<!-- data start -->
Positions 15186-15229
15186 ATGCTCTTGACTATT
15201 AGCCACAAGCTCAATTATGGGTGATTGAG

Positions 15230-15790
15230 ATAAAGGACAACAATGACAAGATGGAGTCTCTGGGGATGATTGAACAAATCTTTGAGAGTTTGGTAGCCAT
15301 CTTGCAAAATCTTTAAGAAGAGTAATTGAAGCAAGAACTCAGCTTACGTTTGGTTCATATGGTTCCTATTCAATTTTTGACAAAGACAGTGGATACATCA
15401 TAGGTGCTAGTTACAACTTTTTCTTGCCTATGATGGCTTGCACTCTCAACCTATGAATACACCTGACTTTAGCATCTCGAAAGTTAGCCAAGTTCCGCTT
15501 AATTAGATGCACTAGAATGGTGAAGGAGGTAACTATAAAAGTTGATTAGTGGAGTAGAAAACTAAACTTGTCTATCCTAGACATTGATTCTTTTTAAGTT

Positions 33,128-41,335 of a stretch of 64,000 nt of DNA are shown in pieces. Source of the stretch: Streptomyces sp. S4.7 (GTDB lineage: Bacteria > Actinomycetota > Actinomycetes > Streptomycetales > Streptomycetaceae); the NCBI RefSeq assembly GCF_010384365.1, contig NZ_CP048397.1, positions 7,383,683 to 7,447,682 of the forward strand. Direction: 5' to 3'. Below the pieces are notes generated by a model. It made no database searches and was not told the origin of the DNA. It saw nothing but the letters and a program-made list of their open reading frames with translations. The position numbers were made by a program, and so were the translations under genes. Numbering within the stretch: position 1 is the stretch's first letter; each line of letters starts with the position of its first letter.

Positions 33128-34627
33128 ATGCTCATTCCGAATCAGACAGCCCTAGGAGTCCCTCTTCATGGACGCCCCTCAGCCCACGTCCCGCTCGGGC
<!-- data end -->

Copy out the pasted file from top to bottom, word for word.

Positions 15186-15229
15186 ATGCTCTTGACTATT
15201 AGCCACAAGCTCAATTATGGGTGATTGAG

Positions 15230-15790
15230 ATAAAGGACAACAATGACAAGATGGAGTCTCTGGGGATGATTGAACAAATCTTTGAGAGTTTGGTAGCCAT
15301 CTTGCAAAATCTTTAAGAAGAGTAATTGAAGCAAGAACTCAGCTTACGTTTGGTTCATATGGTTCCTATTCAATTTTTGACAAAGACAGTGGATACATCA
15401 TAGGTGCTAGTTACAACTTTTTCTTGCCTATGATGGCTTGCACTCTCAACCTATGAATACACCTGACTTTAGCATCTCGAAAGTTAGCCAAGTTCCGCTT
15501 AATTAGATGCACTAGAATGGTGAAGGAGGTAACTATAAAAGTTGATTAGTGGAGTAGAAAACTAAACTTGTCTATCCTAGACATTGATTCTTTTTAAGTT

Positions 33,128-41,335 of a stretch of 64,000 nt of DNA are shown in pieces. Source of the stretch: Streptomyces sp. S4.7 (GTDB lineage: Bacteria > Actinomycetota > Actinomycetes > Streptomycetales > Streptomycetaceae); the NCBI RefSeq assembly GCF_010384365.1, contig NZ_CP048397.1, positions 7,383,683 to 7,447,682 of the forward strand. Direction: 5' to 3'. Below the pieces are notes generated by a model. It made no database searches and was not told the origin of the DNA. It saw nothing but the letters and a program-made list of their open reading frames with translations. The position numbers were made by a program, and so were the translations under genes. Numbering within the stretch: position 1 is the stretch's first letter; each line of letters starts with the position of its first letter.

Positions 33128-34627
33128 ATGCTCATTCCGAATCAGACAGCCCTAGGAGTCCCTCTTCATGGACGCCCCTCAGCCCACGTCCCGCTCGGGC